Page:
A spring clip is provided on the nipple for engagement with the junction box where access to the threaded portion of the nipple is not possible from outside the junction box. Thus, the spring clip holds the switch enclosure against the junction box to provide continued heat transfer from the triac into the junction box.

Accordingly, it is an object of this invention to provide an improved low voltage solid state switch which contains no moving parts and is reliable in operation.

Another object of this invention is to provide an improved low voltage solid state switch which is capable of directly replacing and working in conjunction with prior art electromechanical circuit switches.

A further object of this invention is to provide an improved low voltage solid state switch which uses its enclosure as heat sink for heat producing elements within the enclosure.

Still another object of this invention is to provide an improved low voltage solid state switch which is mountable on a conventional electrical junction box or panel with or without use of a holding nut.

Yet another object of this invention is to to prevent generation of unnecessary electrical and RF noise and transients by turning on the AC line only at zero-crossings.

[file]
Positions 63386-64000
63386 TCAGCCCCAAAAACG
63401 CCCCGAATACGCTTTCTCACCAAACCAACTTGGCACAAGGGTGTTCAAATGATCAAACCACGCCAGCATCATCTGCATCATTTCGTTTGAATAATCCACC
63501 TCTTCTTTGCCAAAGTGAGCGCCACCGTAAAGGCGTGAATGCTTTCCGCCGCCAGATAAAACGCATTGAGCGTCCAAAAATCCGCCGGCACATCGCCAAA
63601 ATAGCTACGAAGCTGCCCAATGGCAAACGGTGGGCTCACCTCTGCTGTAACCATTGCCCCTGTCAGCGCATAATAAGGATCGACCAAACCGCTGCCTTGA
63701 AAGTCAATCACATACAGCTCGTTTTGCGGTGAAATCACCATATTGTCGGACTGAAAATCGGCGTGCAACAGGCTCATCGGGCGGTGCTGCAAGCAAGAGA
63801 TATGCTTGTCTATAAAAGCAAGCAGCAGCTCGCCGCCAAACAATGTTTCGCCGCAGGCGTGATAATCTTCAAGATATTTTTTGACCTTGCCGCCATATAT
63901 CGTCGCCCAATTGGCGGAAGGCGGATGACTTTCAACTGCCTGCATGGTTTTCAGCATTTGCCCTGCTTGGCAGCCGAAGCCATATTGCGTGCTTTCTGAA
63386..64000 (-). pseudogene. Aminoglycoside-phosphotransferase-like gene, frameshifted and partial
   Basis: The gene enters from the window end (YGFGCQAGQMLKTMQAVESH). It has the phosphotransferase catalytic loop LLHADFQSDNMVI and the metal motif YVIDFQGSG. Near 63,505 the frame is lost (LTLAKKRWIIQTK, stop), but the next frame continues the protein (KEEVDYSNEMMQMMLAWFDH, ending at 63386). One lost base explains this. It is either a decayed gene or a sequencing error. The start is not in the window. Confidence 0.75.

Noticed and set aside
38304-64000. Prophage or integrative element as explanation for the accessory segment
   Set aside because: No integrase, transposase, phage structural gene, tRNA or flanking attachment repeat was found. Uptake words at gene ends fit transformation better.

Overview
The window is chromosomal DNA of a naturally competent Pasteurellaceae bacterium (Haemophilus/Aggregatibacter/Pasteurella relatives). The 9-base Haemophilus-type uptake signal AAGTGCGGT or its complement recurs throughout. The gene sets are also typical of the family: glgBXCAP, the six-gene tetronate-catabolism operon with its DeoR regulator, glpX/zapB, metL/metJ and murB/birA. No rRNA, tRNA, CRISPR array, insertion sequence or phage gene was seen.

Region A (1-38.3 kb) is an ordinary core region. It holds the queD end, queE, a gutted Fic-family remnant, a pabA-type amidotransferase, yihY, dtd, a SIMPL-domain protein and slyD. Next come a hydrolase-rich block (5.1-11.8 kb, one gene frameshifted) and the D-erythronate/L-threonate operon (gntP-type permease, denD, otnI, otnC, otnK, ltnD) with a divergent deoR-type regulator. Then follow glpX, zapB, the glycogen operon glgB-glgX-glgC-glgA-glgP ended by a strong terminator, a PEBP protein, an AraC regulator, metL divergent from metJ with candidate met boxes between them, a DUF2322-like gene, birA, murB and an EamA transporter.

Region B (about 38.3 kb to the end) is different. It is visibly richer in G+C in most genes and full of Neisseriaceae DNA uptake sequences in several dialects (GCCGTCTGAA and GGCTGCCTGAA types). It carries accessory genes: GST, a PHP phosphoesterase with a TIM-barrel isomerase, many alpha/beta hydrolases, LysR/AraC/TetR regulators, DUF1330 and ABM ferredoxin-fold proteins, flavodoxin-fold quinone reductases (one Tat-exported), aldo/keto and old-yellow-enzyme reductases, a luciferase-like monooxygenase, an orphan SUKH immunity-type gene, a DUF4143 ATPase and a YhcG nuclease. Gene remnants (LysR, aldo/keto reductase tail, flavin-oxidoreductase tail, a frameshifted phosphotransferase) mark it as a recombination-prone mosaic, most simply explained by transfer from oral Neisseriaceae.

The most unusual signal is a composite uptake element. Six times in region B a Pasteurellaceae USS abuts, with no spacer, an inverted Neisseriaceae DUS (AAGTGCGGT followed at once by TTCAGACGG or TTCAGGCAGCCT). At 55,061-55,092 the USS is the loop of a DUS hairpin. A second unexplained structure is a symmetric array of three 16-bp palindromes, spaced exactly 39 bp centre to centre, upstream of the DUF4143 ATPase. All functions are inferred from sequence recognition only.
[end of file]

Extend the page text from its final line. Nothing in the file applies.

Still other objects and advantages of the invention will in part be obvious and will in part be apparent from the specification.

The invention accordingly, comprises the features of construction, combination of elements, and arrangement of parts which will be exemplified in the construction hereinafter set forth, and the scope of the invention will be indicated in the claims.

BRIEF DESCRIPTION OF THE DRAWINGS

For a fuller understanding of the invention, reference is had to the following description taken in connection with the accompanying drawings, in which:

FIG. 1 is a top perspective view of a low voltage switch in accordance with the invention;

FIG. 2 is a perspective, exploded view of the device of FIG. 1;

FIG. 3 is a sectional view taken along the line 3--3 of FIG. 1;

FIG. 4 is a sectional view taken along the line 4--4 of FIG. 3;

FIG. 5 is a sectional view taken along the line 5--5 of FIG. 1;

FIG. 6 is a view taken along the line 6--6 of FIG. 5;

FIG. 7 is a sectional view taken along the line 7--7 of FIG. 5;

FIG. 8 is a sectional view taken along the line 8--8 of FIG. 5;

FIG. 9 is an electrical circuit suitable for use in a switch in accordance with the invention of FIG. 1; and

FIG. 10 is an alternative circuit for use in a switch in accordance with the invention of FIG. 1.

DESCRIPTION OF THE PREFERRED EMBODIMENTS

In using a low voltage switch in accordance with invention, an electrical appliance or lighting fixture, which operates on line voltage, is turned On and Off by a remote manual switch. The remote switch is connected to the remaining low voltage circuitry of the invention by means of wires having a low level AC voltage applied thereto. The low voltage switch is located adjacent to the laod device in order to reduce requirements for conventional wiring at line voltage potentials.